The telephone in his pocket buzzed against his thigh. He moved it around until it felt good. He looked at the text from Felix and that felt even better. The text said:
I got it. I got him to give up his permit for 10K and some good shit to come. Our permit clear tomorrow. Can move in now!
Hans-Peter reclined on the carpet underneath the draped pool table and punched out some texts with what he called his zinc finger. The nail of his forefinger was distorted by the same genetic affliction that made him hairless. He had learned about zinc finger before he was expelled from medical school on moral grounds. Fortunately his father had been too old to beat him hard for the failure. The nail was sharp and useful for clearing his hairless nasal passages, so susceptible to mold and spores and the pollens of spiny amaranth and rape.
Cari Mora came awake in the dark and did not know why. Her waking reflex was to listen for the warning sounds of the forest. She came to herself then, and without moving her head she looked around the big bedroom. All the tiny lights were glowing—TV cable box, the thermostat, the clock—but the alarm-pad light was green instead of red.
A single beep had awakened her when someone turned off the alarm downstairs. Now the alarm light blinked as something passed a motion sensor in the foyer on the floor below.
Cari Mora pulled on some sweats and got her baseball bat from under the bed. Her phone and her knife and her bear repellent spray were in her pockets. She went out into the hall and called down the winding stairs.
"Who is it? You better say something now."
Nothing for fifteen seconds. Then a voice from below said "Felix."
Cari rolled her eyes up at the ceiling and hissed between her teeth.
She turned on the lights and went down the spiral staircase. She took the bat with her.
Felix stood at the bottom of the stairs, beneath a movie figure, the toothy space raptor from the Planet Zorn.
Felix did not look like he was drunk. He did not have a weapon in his hands. He had his hat on in the house.
Cari stopped four steps from the bottom. She did not feel his piggy eyes on her. Good, that.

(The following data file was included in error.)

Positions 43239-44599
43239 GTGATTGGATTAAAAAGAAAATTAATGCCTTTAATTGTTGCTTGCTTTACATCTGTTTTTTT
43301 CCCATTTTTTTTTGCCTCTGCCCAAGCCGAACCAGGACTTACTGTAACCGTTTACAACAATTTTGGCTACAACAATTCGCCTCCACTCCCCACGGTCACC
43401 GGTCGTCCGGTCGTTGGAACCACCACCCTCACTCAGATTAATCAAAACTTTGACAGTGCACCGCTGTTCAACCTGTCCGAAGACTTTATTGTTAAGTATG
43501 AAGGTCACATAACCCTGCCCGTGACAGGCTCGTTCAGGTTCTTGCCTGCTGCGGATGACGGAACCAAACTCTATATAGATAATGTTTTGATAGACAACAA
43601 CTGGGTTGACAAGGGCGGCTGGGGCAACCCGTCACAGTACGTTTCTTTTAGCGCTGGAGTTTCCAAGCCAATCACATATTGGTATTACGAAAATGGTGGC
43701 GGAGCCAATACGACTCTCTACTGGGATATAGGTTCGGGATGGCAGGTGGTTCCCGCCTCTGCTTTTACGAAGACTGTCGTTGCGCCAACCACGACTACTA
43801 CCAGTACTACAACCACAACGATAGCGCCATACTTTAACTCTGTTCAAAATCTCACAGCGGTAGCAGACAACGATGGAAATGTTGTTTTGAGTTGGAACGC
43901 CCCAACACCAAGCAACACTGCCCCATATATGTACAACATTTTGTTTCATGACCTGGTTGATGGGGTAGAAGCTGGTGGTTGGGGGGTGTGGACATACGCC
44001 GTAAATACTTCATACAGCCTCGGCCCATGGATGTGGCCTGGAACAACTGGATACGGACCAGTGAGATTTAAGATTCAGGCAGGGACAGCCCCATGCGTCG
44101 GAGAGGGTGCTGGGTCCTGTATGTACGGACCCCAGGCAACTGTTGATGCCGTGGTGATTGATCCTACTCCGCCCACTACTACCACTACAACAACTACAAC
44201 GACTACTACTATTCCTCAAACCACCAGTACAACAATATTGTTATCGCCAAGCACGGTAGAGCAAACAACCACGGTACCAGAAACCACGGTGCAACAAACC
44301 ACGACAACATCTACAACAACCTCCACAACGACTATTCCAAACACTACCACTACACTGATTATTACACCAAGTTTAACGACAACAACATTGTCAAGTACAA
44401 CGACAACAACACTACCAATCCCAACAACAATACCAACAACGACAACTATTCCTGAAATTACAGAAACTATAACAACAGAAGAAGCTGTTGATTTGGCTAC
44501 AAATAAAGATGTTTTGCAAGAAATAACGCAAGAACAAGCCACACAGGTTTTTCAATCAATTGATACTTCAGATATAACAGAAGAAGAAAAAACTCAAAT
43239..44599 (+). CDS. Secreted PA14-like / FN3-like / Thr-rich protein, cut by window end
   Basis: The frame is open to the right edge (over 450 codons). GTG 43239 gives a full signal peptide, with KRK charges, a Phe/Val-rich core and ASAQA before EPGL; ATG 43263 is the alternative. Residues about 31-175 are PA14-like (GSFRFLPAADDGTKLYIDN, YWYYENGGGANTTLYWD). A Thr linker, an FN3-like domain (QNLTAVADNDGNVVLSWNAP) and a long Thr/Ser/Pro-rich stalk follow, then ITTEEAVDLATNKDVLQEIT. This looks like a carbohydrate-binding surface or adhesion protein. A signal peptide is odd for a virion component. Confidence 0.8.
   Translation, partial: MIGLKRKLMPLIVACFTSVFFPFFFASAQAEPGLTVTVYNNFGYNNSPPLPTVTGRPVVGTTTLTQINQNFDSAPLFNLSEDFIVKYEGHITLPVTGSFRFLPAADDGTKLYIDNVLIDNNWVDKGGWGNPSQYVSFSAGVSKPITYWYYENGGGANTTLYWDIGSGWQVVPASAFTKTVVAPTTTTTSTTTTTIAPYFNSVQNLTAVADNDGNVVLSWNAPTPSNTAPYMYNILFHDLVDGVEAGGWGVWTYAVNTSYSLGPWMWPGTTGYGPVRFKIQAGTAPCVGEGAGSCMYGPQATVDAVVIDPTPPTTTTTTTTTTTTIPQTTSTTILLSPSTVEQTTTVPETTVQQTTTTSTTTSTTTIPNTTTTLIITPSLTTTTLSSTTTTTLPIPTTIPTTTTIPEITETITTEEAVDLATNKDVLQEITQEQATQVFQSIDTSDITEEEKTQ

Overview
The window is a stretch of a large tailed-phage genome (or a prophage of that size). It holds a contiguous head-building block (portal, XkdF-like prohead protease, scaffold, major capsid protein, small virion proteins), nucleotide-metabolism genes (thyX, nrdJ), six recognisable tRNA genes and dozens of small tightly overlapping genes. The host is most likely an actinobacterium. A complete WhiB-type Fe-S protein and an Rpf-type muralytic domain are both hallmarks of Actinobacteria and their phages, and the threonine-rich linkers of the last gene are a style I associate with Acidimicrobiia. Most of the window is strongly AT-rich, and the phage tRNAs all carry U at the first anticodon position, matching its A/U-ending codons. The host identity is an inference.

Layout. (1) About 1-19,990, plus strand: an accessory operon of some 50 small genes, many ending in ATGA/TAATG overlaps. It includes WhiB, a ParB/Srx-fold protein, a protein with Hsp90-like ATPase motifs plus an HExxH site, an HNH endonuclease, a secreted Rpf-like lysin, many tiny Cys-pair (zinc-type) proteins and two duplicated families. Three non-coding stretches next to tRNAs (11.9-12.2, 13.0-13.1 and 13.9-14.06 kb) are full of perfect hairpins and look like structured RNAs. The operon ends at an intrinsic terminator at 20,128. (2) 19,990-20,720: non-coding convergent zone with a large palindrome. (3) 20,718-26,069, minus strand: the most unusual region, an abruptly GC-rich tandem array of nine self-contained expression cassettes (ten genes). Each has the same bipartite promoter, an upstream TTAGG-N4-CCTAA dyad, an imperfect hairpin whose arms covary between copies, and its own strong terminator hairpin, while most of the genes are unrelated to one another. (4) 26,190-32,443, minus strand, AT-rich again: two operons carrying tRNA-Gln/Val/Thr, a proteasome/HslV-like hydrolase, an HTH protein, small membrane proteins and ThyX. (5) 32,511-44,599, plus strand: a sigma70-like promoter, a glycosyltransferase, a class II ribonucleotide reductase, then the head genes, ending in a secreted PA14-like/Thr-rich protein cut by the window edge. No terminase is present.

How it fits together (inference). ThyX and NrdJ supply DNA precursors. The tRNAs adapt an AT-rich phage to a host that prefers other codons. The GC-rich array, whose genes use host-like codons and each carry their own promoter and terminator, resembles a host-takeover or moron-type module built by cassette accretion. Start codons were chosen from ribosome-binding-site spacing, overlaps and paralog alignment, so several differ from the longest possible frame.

"You call me before you come here in the night," she said.
"I got a renter, last minute," Felix said. "Movie people. They pay good. They want you to stay because you know the place, maybe cook too, I don't know yet. I got you the job with them. You should thank me. You should give me something when they pay you big movie money."
"What kind of a movie?"
"I don't know. I don't care."
"You bringing this news at five in the morning?"
"If they're willing to pay, they get their way," Felix said. "They want to be inside before daylight."
"Felix, look here at me. If it's porn you know what I say to that. I'm walking if it's that."
A lot of pornographic movie production was moving to Miami after the passage of Los Angeles County's Measure B, requiring the use of condoms onscreen, stifling freedom of expression.
She'd had trouble with Felix about this before.
"It's not dirty movies. It's like, reality something. They want two-hundred-twenty-volt hookups and fire extinguishers. You know where all that stuff's at, right?" He took out of his jacket a wrinkled City of Miami Beach filming permit and told her to get him some tape.
In fifteen minutes she heard a boat close inshore on Biscayne Bay.
"Leave the dock lights off," Felix said.
Hans-Peter Schneider is extremely clean much of the time in his public life and smells good to casual acquaintances. But when Cari shook his hand in the kitchen, she caught a whiff of brimstone off him. Like the smell of a burning village with dead inside the houses.
Hans-Peter noted her good hard palm, and smiled his wolfish smile. "Shall we speak English or Spanish?"
"As you wish."
Monsters know when they are recognized, just as bores do. Hans-Peter was accustomed to reactions of distaste and fear as his behavior revealed him. On exquisite occasions, the reaction was an agonized pleading for a quicker death. Some people beeped to him quicker than others.
Cari just looked at Hans-Peter. She did not blink. The black pupils of her eyes had the smudge of intelligence.
Hans-Peter tried to see his reflection in her eyes but disappointingly he could not see himself. What a looker! And I don't think she knows it.
A moment of reverie as he made up a little couplet. I cannot see my reflection in the black pools of your eyes / You will be hard to break but, broken, what a prize! He'd do it in German too, with a tune, when he had time. Use "hörig" for "broken," more like "enslaved." Use the tune from "Sauerkraut and Beets." Sing it in the shower. Maybe to her, if she happened to be recuperating, begging to be clean.
At the moment, he needed her goodwill. Showtime now.